Bird watching is a fun and educational activity. Attract different birds to your backyard with feeders and birdbaths.
To start feeding birds, get more than one type of feeder. Feeders that have a bulk area for seed and an area for more than one bird to eat are a good start, as birds are very social. Use a general wild bird seed. Some of the tube feeders have different size feed holes for smaller seeds such as thistle and black oil. Song birds will be attracted by these. There is also a small mesh bag for thistle that the birds can cling to. Each bag can easily accommodate seven or more birds. By using more than one type of bird seed in the feeders, the variety of birds will increase.
Once you have your feeders, you need to hang some of them. Use your yard trees, shepherd's hooks, fences, porch railings, and a flat pan on the ground. Hanging feeders need to be placed where you can reach them - about 5 feet or 6 feet off the ground. You can also use an outdoor table as a feeder. Just spread out raisins, nuts, berries, grapes, slices of fruit, and some cracked sunflower seed. If you have an outdoor animal, it is best to use a hanging open platform feeder to keep the birds above the animal's reach.
Water is also a big draw to birds. Pedestal bird baths can accommodate the drinkers and the bathers. You can buy two-piece pedestal baths that make for easy handling. Also, some stores will sell the bowls separately. You can use the bowl on the ground like a small pond. Put a small rock in the center for the birds to perch on. More than one birdbath should be used. As with feeders, have them in different areas so that feeders and birdbaths are not bunched together. Consider growing ground cover in the yard so that birds have a place to fly into for protection.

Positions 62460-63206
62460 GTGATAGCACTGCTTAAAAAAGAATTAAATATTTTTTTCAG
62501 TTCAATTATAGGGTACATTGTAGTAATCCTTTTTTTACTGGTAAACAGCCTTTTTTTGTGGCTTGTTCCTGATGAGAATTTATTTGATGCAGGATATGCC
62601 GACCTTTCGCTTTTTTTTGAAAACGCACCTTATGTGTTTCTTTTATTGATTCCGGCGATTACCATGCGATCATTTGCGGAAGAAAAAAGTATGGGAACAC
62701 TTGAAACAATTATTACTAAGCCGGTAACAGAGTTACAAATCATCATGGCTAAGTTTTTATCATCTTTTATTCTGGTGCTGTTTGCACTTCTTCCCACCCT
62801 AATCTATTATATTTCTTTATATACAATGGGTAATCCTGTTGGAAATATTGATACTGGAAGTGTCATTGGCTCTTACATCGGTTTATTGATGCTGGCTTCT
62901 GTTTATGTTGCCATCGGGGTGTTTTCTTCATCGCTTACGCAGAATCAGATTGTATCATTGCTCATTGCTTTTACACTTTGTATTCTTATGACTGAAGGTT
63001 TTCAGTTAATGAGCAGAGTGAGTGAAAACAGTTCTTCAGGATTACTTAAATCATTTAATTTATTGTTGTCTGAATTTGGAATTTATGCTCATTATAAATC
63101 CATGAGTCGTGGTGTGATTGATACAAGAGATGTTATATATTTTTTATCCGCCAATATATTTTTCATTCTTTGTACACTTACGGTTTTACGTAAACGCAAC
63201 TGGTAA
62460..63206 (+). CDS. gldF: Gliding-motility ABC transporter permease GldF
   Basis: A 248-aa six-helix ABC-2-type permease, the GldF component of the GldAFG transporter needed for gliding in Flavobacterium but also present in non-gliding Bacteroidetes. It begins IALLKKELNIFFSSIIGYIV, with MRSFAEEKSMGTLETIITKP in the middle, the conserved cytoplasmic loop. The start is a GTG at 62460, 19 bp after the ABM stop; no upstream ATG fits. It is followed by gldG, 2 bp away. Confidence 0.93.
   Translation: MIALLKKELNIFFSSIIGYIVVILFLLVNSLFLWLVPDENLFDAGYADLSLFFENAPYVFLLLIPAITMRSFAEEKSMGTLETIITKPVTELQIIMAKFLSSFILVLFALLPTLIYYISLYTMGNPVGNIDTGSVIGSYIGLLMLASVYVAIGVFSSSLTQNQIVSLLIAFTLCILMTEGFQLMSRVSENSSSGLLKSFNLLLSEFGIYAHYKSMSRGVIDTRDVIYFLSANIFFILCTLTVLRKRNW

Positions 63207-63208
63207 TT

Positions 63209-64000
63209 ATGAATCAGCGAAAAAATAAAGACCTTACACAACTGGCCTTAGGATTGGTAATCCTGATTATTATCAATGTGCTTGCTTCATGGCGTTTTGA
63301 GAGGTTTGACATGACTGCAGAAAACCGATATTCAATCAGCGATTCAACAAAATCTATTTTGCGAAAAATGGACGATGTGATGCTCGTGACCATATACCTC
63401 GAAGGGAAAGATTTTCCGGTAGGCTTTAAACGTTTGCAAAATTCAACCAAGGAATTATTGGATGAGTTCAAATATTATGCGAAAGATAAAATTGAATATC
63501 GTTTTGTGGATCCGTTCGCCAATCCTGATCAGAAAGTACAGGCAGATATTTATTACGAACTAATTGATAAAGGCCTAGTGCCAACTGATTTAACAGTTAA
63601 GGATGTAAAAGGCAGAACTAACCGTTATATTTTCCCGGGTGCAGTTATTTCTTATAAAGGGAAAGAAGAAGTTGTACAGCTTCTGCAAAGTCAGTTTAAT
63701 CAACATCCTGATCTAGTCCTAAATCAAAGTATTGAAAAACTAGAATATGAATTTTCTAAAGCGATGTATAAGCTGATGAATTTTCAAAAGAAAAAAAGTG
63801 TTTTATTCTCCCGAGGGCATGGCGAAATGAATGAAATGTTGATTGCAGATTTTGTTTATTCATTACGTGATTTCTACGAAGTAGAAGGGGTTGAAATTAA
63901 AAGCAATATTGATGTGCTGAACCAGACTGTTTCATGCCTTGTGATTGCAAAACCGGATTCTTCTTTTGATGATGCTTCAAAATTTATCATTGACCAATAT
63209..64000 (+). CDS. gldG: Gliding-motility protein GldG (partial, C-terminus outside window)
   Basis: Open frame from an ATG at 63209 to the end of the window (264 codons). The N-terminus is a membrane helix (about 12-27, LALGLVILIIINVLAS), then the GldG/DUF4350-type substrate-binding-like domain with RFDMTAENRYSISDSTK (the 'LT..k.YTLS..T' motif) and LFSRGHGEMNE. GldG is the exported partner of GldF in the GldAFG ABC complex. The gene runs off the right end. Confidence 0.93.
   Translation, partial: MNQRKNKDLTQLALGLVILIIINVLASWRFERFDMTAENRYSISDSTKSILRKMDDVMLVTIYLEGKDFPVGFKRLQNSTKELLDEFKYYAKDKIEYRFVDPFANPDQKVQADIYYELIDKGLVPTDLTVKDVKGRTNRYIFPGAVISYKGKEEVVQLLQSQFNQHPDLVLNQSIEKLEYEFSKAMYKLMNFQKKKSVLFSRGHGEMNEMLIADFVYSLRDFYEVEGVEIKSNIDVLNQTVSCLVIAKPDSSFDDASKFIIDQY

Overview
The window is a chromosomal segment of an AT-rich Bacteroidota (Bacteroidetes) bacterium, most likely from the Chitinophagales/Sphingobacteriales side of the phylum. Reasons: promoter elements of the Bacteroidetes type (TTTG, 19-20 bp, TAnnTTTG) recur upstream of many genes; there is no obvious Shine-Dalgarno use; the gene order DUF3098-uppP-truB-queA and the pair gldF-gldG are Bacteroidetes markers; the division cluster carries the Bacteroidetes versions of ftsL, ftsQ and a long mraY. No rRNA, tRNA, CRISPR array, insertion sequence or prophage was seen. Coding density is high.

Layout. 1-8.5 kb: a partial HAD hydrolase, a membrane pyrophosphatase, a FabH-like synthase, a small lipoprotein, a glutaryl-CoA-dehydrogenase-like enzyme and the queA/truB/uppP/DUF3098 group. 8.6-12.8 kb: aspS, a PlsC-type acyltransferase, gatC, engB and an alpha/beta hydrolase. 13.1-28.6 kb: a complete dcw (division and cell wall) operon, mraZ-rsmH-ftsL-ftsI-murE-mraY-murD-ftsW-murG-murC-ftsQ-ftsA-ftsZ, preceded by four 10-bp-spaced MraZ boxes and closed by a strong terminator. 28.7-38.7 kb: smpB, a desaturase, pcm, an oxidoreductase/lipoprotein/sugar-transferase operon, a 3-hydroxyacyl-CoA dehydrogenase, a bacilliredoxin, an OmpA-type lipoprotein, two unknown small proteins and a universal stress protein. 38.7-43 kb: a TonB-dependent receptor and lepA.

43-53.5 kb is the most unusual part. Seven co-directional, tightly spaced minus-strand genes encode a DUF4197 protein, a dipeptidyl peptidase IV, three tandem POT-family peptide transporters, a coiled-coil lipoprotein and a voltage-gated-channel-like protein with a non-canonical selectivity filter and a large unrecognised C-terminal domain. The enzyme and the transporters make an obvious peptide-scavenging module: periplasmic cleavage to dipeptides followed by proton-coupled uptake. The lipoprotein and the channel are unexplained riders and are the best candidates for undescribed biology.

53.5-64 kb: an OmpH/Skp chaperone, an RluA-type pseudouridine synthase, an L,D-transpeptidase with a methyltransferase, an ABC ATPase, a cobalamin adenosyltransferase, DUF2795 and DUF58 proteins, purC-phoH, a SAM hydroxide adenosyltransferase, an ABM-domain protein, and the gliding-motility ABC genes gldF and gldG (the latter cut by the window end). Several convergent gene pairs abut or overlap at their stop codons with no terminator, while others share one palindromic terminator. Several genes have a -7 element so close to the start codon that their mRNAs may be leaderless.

Bird baths do need to be kept clean. A long-handled soft pot scrubber brush is good for cleaning the bath. Mix a small amount of bleach with water in a sprinkling can, pour into the bath, and brush clean. This will get all mold out. Be sure and rinse well after cleaning and fill with fresh water. Baths with more than one level and a recirculating pump will attract many birds.
Since birds migrate, you probably won't see the same bird species year-round. This is where a bird identification book for your area will hep. When it comes to "little brown birds," there are a bunch! Then, there is always a "holy cow-what is that?" reaction. You don't need a high-priced cover-everything bird book. The average person will get along fine with a general identification book or pocket guide.
Sometimes a basic pair of binoculars will help you in identifying who is at the feeders. They can be a low-priced pair from a general store sporting department.
As you begin to attract more and more back yard "friends," you'll find that birdwatching is indeed a relaxing and fun activity.
-by S.J. Bible
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